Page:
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South China Sea: Flights to Fiery Cross Reef the New Normal; By Carlyle A. Thayer

C3S Paper No. 0009/2016

Courtesy: Thayer Consultancy Background Brief, January 8, 2016.

Background Briefing:

We request your assessment of the following issues:

Q1. What do you conclude about China’s latest move of conducting more flights of aircraft to Fiery Cross Reef?

ANSWER: China is now consolidating its civilian presence on its artificial islands to demonstrate its “indisputable sovereignty” over them. China always uses civilian means to advance its territorial claims. We can expect to see regular flights from China Southern Airlines operating from Hainan Island. This will become the “new normal” in the South China Sea. The Chinese military lurks in the background ready to intervene if the civil authorities cannot handle a confrontation with a claimant state.

Q2. How does this new development complicate the situation in the South China Sea?

ANSWER: Beijing is advancing “international law with Chinese characteristics.” In other words, China does what it wants to advance its interests and defends its actions by interpreting international law unilaterally. Under international law the construction of an artificial island does not change the original character of the feature. For example, if Fiery Cross Reef is considered a low tide elevation, it is not entitled to any 12 nautical mile territorial sea or airspace. Now that Fiery Cross Reef is an artificial island it still cannot claim a 12 nautical mile territorial sea or airspace yet China will continue to warn foreign aircraft and ships to stay out of this area. An artificial island is entitled to a 500 meter safety zone and not any airspace. When the Arbitral Tribunal makes its final determination on the claims brought by the Philippines, China will just ignore the decision and continue with the “new normal.”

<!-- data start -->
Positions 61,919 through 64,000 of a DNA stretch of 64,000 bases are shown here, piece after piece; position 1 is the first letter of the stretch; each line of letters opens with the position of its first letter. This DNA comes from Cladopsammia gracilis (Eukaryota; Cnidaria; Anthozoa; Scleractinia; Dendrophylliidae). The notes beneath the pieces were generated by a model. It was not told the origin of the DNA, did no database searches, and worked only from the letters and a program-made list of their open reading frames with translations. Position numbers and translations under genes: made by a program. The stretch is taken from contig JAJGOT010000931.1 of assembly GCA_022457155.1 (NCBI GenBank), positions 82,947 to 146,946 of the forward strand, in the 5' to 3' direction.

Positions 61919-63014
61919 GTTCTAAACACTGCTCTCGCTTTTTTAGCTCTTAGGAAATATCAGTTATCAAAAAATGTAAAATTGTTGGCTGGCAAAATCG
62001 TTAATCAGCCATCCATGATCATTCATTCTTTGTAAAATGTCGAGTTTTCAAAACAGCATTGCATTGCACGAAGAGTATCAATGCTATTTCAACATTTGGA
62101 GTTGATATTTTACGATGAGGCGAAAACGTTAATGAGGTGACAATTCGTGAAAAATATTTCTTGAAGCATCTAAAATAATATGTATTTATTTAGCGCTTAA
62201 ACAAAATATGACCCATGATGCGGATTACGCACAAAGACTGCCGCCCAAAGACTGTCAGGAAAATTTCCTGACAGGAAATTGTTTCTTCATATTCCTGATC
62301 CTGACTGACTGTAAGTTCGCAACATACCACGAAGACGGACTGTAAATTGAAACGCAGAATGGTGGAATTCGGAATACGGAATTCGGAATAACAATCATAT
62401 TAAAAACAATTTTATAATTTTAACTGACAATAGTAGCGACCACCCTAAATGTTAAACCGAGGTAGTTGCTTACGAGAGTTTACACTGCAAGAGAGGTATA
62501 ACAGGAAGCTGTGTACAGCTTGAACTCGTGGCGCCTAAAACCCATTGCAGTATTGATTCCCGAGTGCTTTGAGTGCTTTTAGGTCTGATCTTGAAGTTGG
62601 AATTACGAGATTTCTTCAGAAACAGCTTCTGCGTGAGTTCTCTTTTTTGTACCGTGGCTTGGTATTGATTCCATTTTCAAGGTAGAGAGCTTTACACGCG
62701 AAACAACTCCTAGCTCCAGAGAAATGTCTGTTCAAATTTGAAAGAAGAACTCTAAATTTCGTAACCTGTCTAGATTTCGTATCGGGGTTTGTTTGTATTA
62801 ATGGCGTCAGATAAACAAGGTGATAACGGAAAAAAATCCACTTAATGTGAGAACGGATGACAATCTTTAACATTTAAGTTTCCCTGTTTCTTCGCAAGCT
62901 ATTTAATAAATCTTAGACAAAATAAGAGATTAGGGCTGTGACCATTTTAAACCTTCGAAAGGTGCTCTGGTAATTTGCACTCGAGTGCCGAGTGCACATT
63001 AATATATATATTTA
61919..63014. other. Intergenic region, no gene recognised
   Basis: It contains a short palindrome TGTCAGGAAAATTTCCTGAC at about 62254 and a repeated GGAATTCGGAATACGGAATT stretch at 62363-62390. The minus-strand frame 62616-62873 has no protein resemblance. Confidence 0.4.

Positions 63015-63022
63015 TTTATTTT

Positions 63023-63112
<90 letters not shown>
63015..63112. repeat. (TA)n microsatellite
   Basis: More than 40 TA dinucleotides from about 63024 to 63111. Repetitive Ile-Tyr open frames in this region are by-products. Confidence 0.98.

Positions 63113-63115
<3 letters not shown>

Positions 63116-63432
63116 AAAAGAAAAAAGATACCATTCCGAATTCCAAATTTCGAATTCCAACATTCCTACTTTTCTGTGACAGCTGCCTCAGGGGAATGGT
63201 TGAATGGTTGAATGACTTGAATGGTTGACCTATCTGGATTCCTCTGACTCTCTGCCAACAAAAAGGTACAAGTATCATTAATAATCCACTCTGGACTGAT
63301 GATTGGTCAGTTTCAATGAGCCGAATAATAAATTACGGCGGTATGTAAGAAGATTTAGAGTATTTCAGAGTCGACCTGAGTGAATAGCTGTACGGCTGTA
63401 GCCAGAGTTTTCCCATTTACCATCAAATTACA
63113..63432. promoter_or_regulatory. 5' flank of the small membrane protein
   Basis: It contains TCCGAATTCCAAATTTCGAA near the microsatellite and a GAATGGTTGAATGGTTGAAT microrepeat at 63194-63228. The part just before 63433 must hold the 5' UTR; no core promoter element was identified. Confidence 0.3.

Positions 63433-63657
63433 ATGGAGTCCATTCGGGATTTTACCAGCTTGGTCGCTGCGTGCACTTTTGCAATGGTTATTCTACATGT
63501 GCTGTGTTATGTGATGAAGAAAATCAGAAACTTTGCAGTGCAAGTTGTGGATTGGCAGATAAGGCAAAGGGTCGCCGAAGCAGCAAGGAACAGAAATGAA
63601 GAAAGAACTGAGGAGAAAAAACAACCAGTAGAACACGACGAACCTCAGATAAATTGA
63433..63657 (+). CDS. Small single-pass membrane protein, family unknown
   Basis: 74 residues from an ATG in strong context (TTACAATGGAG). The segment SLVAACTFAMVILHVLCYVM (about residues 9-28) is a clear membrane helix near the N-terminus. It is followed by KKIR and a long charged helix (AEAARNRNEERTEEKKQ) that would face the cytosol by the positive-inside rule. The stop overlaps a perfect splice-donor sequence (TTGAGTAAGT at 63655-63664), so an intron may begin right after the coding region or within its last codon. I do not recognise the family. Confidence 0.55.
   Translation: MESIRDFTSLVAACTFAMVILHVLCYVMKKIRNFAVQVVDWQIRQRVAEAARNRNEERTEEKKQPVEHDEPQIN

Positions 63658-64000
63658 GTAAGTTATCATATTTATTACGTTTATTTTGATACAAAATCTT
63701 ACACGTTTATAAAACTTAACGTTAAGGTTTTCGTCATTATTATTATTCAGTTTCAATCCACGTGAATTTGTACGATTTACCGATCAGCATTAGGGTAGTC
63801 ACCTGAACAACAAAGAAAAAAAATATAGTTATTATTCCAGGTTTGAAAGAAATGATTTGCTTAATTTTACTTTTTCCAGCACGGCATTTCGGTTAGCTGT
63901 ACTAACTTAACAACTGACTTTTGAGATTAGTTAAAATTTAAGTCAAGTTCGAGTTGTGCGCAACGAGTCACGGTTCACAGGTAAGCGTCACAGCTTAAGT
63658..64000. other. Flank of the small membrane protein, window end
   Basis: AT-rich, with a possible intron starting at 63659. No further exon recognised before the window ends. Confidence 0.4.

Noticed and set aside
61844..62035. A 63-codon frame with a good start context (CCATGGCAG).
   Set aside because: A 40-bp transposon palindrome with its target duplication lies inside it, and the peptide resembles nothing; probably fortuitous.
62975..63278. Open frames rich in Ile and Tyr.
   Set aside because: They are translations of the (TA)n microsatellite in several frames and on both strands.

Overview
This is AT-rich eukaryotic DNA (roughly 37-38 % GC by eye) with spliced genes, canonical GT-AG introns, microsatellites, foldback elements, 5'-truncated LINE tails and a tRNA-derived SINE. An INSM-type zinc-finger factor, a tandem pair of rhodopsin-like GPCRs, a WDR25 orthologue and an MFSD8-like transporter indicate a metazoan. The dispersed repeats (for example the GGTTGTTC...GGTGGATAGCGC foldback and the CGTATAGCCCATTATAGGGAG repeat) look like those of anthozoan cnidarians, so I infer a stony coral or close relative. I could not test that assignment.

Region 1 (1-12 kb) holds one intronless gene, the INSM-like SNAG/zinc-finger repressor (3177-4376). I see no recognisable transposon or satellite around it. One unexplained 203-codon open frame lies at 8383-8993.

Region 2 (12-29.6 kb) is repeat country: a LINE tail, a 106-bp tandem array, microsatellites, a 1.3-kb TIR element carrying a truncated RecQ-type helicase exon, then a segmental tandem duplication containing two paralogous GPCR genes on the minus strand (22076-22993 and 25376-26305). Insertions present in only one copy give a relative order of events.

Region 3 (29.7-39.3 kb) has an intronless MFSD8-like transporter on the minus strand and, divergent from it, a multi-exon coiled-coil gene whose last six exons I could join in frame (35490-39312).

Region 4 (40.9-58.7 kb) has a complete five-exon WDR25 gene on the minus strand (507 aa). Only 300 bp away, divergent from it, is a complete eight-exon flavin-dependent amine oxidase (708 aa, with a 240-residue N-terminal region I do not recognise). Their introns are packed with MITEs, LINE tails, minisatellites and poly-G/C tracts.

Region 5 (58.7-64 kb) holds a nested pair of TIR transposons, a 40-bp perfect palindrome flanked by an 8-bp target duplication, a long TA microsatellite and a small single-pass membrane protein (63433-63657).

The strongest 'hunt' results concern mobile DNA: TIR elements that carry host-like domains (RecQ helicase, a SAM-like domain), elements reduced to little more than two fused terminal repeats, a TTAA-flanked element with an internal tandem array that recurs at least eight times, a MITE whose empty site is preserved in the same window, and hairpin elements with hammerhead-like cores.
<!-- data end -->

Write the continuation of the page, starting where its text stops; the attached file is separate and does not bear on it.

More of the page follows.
Beijing actions raise the question whether any Code of Conduct will make a difference to China’s behaviour. To be clear, China has not promulgated baselines around its artificial islands. Baselines are essential to determining maritime zones such as the 12 nm territorial sea and the 200 nm Exclusive Economic Zone. What China is doing is declaring control over undefined maritime and air spaces. China prefers ambiguity to clarify; this is another example of “international law with Chinese characteristics.”

Q3. What will happen if China continues to fly an Airbus to the Fiery Cross Reef airstrip?

ANSWER: Claimant states will protest, some major powers will also criticize China’s move, but none of this will alter China’s behaviour. ASEAN will only continue to note that “some members express concern at the erosion of trust” but ASEAN will do nothing more than continue to consult with China. China will wait until regional states have adjusted to the “new normal” and then China will carry out more activities to consolidate its claims and to advance its ability to control the Spratly islands.

[Carlyle A. Thayer is Emeritus Professor, The University of New South Wales at the Australian Defence Force Academy, Canberra. Email: All background briefs are posted on (search for Thayer)]

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